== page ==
Scientific Vision Of Lord Mahāvīra ► [02] The Model of the Universe in Bh.S & Its Scientific Assessment ► The Universe is Self-guided

Posted: 01.06.2009

The origin of the universe is shrouded in mystery. Various interpretations that are based on crude dogmas do not stand for the rigorous philosophical analysis or scientific scrutiny. So far as the Jain cosmological view is concerned, it regards that the universe is eternal, self-existent and indepedent. For its existence, the universe is niether dependent upon any one's cognition as the Vij–ānavādin Buddhists say[31], nor it is an appearance of some higher reality, as the Advaita vedantins and Sankhya system conceive.[32] The Vedanta system accepts that the universe is a outcome of the Supreme Being. Likewise the Sankhya system believes that creation is nothing but the manifestation of the primordial reality named as Prakṛti and dissolution means merging of the world into the same reality.[33] The two i.e. manifestation and dissolution come in a cyclic way and the whole process goes on in the presence of the Purusa as a witness (sākśi).[34] The Jain Philosophy is not in favour of any such type of the theory of creation and dissolution. According to it, the universe is eternal, uncreated, indestructible and self-guided. It does not emerge from any higher reality. The nature of the universe itself is such that, after it has completely run down, it re-generates itself by carrying out the cycle in the reverse order.

The Jain philosophy considers that individual things or effects in the world spontaneously or by effort emerge out of their material causes and dissolve into them. Thus, according to Jainism, creation and dissolution take place at the level of individual or better to say at the level of modes and not at the level of the entire universe. To explain the phenomena the Jain philosophers divide the cycle of time into two phases, namely, 'Utsarpiṇī' (ascending time) and 'Avasarpiṇī' (descending time).[35] Each of the two stages, is further divided into six epochs.[36] In the Utsarpiṇī stage, there is a gradual development of the individual things, while during the Avasarpiṇī stage, there is a gradual disintegration of the individual things. Bh.S[37] clearly mentions that in the last phase or the sixth epoch of the Avasarpiṇi stage the situation on the earth will deteriorate to such an extent that life would be in constant danger. Everything including countries and cities would destroy. After the end of the sixth epoch Utsarpaṇī stage would again start and begin gradual development all over the world. This process of gradual development and destruction of the world goes on unintrupted. It is not guided by any spiritual or almighty principle. There are certain natural laws which govern the entire cosmic process.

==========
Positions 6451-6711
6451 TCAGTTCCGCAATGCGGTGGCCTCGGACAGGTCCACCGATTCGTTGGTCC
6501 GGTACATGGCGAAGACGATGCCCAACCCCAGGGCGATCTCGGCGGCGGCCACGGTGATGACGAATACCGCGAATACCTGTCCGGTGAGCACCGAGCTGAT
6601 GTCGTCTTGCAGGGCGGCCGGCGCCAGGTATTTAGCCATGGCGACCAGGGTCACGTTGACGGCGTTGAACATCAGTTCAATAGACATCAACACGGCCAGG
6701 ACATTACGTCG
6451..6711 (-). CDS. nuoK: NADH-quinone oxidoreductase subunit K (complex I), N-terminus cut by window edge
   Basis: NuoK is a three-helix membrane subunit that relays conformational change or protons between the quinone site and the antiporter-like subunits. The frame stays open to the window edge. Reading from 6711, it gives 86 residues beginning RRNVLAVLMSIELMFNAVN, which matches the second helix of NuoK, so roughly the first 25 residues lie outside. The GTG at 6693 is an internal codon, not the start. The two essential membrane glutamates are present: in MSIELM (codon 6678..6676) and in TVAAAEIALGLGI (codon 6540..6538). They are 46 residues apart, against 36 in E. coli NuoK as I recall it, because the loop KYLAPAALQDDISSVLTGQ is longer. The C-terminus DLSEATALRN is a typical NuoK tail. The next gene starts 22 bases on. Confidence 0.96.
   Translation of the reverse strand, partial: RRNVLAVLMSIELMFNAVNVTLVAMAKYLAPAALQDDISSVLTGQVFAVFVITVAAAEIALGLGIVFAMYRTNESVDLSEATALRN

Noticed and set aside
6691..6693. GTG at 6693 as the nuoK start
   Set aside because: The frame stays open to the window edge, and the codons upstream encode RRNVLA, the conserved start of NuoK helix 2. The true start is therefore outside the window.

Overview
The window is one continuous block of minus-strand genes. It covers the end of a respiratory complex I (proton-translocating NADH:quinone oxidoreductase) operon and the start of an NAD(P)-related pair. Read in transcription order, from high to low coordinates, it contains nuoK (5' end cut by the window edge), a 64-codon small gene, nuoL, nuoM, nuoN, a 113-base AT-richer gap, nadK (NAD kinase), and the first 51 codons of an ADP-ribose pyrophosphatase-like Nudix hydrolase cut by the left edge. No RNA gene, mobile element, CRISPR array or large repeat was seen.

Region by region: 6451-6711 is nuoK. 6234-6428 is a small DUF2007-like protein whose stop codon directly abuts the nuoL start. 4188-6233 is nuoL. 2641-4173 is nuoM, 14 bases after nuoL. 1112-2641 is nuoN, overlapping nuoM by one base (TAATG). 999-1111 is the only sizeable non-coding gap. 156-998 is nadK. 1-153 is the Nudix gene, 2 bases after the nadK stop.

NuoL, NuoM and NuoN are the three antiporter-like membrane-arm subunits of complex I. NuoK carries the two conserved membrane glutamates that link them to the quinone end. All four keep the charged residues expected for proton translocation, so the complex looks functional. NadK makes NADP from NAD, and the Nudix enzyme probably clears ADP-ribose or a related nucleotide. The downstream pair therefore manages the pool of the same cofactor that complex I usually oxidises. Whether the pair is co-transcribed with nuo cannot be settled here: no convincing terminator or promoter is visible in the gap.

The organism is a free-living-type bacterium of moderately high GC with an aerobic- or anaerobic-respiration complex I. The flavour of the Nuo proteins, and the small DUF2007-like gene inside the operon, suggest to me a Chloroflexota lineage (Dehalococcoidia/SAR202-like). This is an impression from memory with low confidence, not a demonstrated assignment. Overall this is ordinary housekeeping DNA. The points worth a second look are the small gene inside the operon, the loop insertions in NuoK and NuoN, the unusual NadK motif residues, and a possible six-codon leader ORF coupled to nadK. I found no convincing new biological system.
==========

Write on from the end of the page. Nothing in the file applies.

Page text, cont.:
The theory of reality or existence given by the Jains, which is quite unique and based on the Philosophy of Anekant, has also great impact on the Jain theory of creation and dissolution of the world in the sense stated above. According to the Jain philosophy, reality is threefold, viz; origination, cessation and persistence.[38] Origination here stands for appearance of new modes; cessation stands for disappearance of the former modes; and persistence means the characteristic of not being subject to origination and destruction.[39] For illustration, when butter is produced from curd, the former modes of the curd are destroyed, some new modes appear and at the same time the essence of the curd remains constant in both the states. Thus, a phenomenon or reality flows through modes originating and disappearing. The modes are infinite and ever changing. Because of the inherent quality persistence the real remaining unchanging in its basic nature undergoes endless origination and destruction at every moment. Thus, according to the theory nothing is destroyed absolutely and therefore the world of object is eternal. In the modern science, the 'Big Bang Theory' also endorses the fact that matter is neither created nor destroyed but is merely rearranged.

Footnotes:
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